Last week we looked at the process of getting to contract award, introducing the Purse String Index for HHS and DHS. This week we’re taking a peek at what sometimes happens post-award – protests. A protest is an official challenge to the award or proposed award of a contract, or a challenge to the terms of a solicitation for a contract. The Government Accountability Office (GAO) puts out an annual report each fiscal year that provides a high-level summary of protest activity. We wanted to go a little deeper and see who’s getting protested and who’s doing the protesting.
For this analysis, we looked at 18 months of protest data (September 2012 through the present). In that time, 4,048 protests were submitted.
There are four possible outcomes for a protest. According to GAO, a protest can be:
- Dismissed because of a technical or procedural flaw (such as lack of timeliness or jurisdiction) or because the agency takes corrective action that addresses the protest
- Denied based on merit of the protest following an evaluation
- Withdrawn by the protester
- Sustained because GAO agreed with the protest arguments following an evaluation
Protests By Agency
We should note that GAO reports a sustain rate of 17%. However, it calculates the sustain rate against only the protests that were evaluated for merit. It does not consider Dismissed and Withdrawn protests for that metric. Because all protests, regardless of the eventual outcome, have the potential to draw out the contract award process or otherwise hold up project start dates, we’re considering all protests in this analysis. Protests by Agency
The Department of the Army had the highest number of protests (891) during this period. For context, it posted over 12,000 award notices on FedBizOpps. Thus, as a percentage of award notices the Army maintained a 7% protest percentage*. The Navy and Air Force, the second and third most protested agencies, had a 3% and 5% protest percentage, respectively.
The Department of Veterans Affairs (VA) was the most protested non-defense agency and had a protest percentage of 6%. The VA had nearly twice as many protests as the second most protested non-defense agency, DHS.
It’s interesting to note that, for all agencies (defense and non-defense), the distribution of outcomes is relatively consistent. That is, the percentage of Dismissed, Denied, Withdrawn and Sustained protests for each agency are about the same as the overall average.
The most interesting thing about the vendor perspective on protests is that one company, Latvian Connection LLC, protests far more than any other company. It submitted more than twice as many protests in the past 18 months as the second most frequent protester, Booz Allen.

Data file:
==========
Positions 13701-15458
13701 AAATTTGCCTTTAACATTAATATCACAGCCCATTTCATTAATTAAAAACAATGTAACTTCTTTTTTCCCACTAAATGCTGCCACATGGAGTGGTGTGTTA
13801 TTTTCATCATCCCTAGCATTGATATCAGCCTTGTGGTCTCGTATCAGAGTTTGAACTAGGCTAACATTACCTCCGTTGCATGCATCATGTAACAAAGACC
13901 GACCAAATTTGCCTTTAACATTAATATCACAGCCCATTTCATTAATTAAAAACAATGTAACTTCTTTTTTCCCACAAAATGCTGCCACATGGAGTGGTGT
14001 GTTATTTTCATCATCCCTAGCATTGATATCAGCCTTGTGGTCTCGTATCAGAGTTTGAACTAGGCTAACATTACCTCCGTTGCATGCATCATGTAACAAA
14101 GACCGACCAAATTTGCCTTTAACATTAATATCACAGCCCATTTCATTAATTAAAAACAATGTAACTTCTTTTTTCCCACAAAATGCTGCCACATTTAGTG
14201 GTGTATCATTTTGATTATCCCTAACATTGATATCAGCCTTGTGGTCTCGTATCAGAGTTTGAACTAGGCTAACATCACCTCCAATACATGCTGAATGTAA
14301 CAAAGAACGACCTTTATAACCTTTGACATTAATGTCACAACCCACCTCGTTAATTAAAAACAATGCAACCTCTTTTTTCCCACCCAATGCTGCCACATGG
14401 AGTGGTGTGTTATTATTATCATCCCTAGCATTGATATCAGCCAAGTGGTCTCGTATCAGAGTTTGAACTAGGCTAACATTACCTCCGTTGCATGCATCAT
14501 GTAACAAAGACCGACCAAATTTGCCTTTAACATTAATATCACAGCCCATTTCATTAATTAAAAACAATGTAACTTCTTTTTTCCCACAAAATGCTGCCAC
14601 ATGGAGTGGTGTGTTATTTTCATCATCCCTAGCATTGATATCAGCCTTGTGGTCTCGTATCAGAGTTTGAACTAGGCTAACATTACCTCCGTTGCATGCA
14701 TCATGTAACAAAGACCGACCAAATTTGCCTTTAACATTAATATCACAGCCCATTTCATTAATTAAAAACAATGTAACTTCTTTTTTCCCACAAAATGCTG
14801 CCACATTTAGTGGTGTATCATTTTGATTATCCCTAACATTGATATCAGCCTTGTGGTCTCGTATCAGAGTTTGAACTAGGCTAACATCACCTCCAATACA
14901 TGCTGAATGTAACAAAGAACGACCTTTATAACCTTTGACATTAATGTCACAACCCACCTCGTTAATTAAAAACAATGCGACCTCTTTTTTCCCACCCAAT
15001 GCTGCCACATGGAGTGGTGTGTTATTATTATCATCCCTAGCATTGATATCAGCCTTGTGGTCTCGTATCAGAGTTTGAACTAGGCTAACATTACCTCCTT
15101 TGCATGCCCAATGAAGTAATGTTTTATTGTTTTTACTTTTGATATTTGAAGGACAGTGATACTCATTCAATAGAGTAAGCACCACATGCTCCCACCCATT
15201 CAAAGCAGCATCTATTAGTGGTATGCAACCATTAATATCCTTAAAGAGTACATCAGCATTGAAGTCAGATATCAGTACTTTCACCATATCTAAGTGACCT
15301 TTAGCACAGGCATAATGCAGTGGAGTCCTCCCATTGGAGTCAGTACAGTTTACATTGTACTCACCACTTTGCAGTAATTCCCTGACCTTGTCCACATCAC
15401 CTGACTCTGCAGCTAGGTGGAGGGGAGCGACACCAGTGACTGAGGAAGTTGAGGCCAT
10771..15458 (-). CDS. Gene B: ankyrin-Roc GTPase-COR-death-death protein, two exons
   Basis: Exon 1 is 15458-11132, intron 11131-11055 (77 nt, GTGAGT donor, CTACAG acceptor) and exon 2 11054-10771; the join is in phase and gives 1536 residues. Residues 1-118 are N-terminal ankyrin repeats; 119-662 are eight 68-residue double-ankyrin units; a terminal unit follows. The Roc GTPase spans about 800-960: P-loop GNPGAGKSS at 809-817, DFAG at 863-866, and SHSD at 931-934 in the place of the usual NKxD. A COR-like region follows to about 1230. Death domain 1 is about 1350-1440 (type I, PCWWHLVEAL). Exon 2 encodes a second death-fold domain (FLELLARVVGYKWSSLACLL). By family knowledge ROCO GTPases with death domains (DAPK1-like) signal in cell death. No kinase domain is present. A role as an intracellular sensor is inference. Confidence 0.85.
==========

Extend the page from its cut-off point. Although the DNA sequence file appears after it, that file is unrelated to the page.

Latvian Connection is an interesting case and delving in to the background of this company could fill a blog post of its own. Suffice to say, it does not appear to have ever successfully executed a government contract. (It apparently won an Army contract in 2011, but the full award amount was deobligated in 2013).
However, Lativian Connection submits between 60 and 70 protests per year – all defense contracts, and mostly Air Force and Army. The owner of the company seems to be retired Air Force Master Sgt. Keven L. Barnes, who was detailed to the Defense Contract Management Agency. All we could find that may shed some light on the protest activity of Latvian Connection is a three-part article, written by Mr. Barnes in 2010.
Another other notable point is that most of the frequent protestors have few or no sustained protests.There is no apparent, at least with this sample size, correlation between frequency of protests and winning protests. Aldevra has won the most protests over the previous 18 months with 8 sustained protests against Veteran’s Affairs.
Finally, our analysis did indicate a minor seasonality effect. While the volume of protests does pretty consistently fluctuate with the volume of awards, the protest percentage increases by a couple of points at the beginning of the fiscal year. In other words, a slightly higher percentage of bids are protested in October and November than at other times of the year.
GovTribe is going to continue to roll out statistical nuggets and analyses that provide insight into the government contracting market. We can’t get to everything on our blog, but please don’t hesitate to reach out if you have a request. For targeted analysis we can write you a Custom Report. But if you have an interesting question we may respond to it for free on our blog.
* A Note on the Protest Percentage
The protest percentage isn’t necessarily the percent of awarded contracts that were protested. Sometimes there are multiple protests against the same procurement, and too often contract awards are not posted publicly for us to mine. There are also occasionally protests of task orders issued against previously awarded contract vehicles.